by Harry Clarke-Ezzidio
As another year of ‘Children in Need’ passes – where celebrities and everyday folk come together to raise money for those in need – some have suggested that the format is out of date, and its best days are behind it. After a recording-breaking year where £50.6m was raised, this year, Pudsey and co. managed to raise £47.9m, a 5% fall from last year. In light of a proliferation of charitable causes such as Movember amongst others, are more traditional ways of fundraising such as Children in Need surviving on borrowed time?
“These types of films have been a cornerstone of TV telethons for decades”
Before I fully get into the debate, I think it’s important to highlight the brilliant work the charity has done. Since launching in 1980, the BBC’s annual charity extravaganza has raised over £1 billion for disadvantaged children and young people across the UK. However, not everyone is happy about the nature of the show. In what he calls the “BBC’s annual orgy of self-congratulation”, journalist James Moore, writing in The Independent, acknowledges the benefits the money raised has done, but he also feels that the programme frames whose in need as nothing more than ‘pity porn’. Many criticisms of Children in Need, as well charity appeals in general is that they provide a skewed perception of reality and add to the societal stigma of those they are trying to help, by presenting them as weak or inferior.
Things aren’t looking too rosy for Children in Need’s younger sibling, Comic Relief, where on top of facing similar criticisms, they came into a ‘white saviour’ row with Stacey Dooley and MP David Lammy at the epicentre of the debate. Lammy said that a film made in Africa which Dooley featured in was part of a ‘white saviour’ complex left over from a ‘colonial era’. These types of films have been a cornerstone of TV telethons for decades, and have brought tears to the eyes of many across the nation, but are they wrong? It’s a bit of a catch-22 really, though these films do a lot to show the stark realities those who are disadvantaged are facing, but it can contribute to unfair stereotypes to places and a group of people.
“Although dramatic, Moore has a point.”
Without trying to sound ‘red pill’ – since I studied this type of stuff for my degree – but those in charge of producing these films and the entire event use all the little tricks in the book to emotionally manipulate you into contributing to the cause. The sad music, the close-ups of people crying are all deliberately designed to tug at the heartstrings. On top of that, a much-loved celebrity bonding with and experiencing the sadness of their surroundings contributes to a feeling of guilt. Another thing I have noticed is that when in a film there are children featured with a disability, and how they need funds for schemes to help them, it is framed in a manner to make viewers donate because they ‘feel sorry’ for the kids.
It’s not really about feeling sorry for these kids, most of these kids are extremely happy and are living contentedly as most kids do. It’s about proving the funding to provide programmes to help these kids to live a happy life in spite of their disability. Even if, through the power of editing of a certain narrative that isn’t entirely reflective of reality is pushed, it emotionally manipulates you in wanting to donate.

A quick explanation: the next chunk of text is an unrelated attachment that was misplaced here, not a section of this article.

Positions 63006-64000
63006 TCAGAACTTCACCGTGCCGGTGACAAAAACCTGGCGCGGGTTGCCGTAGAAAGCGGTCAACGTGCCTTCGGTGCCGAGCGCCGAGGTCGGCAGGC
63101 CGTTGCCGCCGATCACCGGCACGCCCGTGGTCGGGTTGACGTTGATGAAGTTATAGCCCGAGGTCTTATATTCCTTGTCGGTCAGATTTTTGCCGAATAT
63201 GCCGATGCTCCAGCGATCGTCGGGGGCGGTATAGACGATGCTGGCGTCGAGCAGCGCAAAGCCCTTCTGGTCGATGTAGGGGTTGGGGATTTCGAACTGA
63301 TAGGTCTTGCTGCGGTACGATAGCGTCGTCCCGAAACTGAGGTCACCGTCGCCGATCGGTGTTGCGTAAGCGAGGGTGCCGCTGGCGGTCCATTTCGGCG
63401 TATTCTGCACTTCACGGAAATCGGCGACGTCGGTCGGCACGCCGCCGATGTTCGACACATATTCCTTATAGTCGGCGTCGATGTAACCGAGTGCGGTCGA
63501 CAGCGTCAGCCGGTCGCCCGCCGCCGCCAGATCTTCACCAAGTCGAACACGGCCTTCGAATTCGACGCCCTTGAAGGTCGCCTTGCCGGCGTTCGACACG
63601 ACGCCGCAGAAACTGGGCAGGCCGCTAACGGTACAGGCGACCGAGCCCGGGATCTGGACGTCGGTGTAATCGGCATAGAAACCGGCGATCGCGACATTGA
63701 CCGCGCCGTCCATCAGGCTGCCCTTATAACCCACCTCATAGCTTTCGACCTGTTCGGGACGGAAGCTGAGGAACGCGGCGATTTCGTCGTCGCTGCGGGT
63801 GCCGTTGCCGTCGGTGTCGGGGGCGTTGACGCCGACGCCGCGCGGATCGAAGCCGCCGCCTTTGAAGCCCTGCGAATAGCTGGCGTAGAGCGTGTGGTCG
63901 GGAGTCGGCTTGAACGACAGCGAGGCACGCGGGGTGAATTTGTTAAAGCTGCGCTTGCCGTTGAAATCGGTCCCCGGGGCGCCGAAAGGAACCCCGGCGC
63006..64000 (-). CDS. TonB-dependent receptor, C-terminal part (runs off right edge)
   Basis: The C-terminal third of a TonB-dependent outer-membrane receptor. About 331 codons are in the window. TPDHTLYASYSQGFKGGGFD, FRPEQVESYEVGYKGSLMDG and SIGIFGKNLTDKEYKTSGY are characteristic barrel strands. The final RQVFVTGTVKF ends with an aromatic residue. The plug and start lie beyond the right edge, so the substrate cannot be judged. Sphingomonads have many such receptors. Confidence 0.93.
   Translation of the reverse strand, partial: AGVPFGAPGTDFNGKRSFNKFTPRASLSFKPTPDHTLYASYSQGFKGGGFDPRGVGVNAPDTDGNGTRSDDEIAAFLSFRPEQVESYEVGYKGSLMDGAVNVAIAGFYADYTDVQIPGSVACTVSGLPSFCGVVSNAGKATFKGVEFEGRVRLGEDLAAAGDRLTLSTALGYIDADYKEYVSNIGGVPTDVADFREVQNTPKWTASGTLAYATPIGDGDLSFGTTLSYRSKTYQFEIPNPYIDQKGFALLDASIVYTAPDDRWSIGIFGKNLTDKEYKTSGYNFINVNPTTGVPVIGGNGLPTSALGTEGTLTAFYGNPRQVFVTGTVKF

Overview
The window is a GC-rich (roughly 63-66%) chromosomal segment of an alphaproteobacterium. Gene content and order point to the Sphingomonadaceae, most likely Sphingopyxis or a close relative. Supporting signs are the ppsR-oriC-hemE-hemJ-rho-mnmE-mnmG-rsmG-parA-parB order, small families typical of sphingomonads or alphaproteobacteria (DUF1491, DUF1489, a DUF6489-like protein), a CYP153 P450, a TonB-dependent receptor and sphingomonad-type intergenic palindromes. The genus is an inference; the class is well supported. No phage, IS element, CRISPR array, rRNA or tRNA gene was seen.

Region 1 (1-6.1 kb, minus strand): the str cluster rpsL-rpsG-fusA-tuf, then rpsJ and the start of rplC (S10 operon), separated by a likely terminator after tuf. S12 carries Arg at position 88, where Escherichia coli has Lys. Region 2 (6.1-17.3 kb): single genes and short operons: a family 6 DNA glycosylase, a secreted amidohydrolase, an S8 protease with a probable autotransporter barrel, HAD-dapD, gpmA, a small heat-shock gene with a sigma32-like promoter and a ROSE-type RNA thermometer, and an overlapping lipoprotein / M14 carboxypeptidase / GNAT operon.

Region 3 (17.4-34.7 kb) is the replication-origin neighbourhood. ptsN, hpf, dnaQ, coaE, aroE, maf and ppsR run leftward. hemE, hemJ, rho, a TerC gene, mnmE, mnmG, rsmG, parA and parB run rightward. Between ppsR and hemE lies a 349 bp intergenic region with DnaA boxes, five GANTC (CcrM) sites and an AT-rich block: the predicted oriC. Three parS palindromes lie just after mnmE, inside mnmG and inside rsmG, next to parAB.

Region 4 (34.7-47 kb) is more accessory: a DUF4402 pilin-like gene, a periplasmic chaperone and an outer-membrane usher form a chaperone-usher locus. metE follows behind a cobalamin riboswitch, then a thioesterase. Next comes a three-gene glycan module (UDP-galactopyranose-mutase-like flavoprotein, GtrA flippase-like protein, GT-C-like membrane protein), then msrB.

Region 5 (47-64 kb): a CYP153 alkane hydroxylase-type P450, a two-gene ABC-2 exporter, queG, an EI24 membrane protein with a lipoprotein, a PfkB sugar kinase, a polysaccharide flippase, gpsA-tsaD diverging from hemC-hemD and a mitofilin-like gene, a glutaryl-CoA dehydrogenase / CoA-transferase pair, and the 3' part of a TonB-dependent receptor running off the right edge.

And if you don’t, as Moore jokes, your moral conscience (or people with too much time on their hands) scream: “Have you got your Children in Need fundraising pack? If not why not, you rotten, miserable, mean old Grinch? People like you are worse than Hitler”. Although dramatic, Moore has a point.
But at the same time, as much as those behind the films may over dramatise the films, the reality is that if they weren’t as dramatic as they currently are, they wouldn’t generate as much donations as they do. There’s a reason why every appeal film looks the same and has the same features – it’s successfully tried and tested. And as much as it at times may be sensationalised, the people
featured in those themes are in difficult circumstances and genuinely deserve or attention and support. Whether their need for attention and donations outweighs or justifies the way in which they’ve been portrayed in adverts and telethons such as Children in Need is up for you to decide.
But personally, it doesn’t irk me too much. I acknowledge its disingenuous nature, but at the end of the day, the money generated from it goes to a good cause, and not some big media conglomerate. And, for some reason, I still have hope in humanity and hope the average person can see through all the TV ‘stuff’ and not let the images of those suffering from a particular part of the world, or suffering from disabilities naively form their judgement on those groups of people, just because you saw a sad film on Children in Need.
But the answer to this whole debate is no, TV telethons aren’t dead. They still generate tons of money each year for very noble causes. Yes, the show themselves might’ve become a bit stale, and the tricks of TV they use are somewhat disingenuous, but they do a lot more good than harm.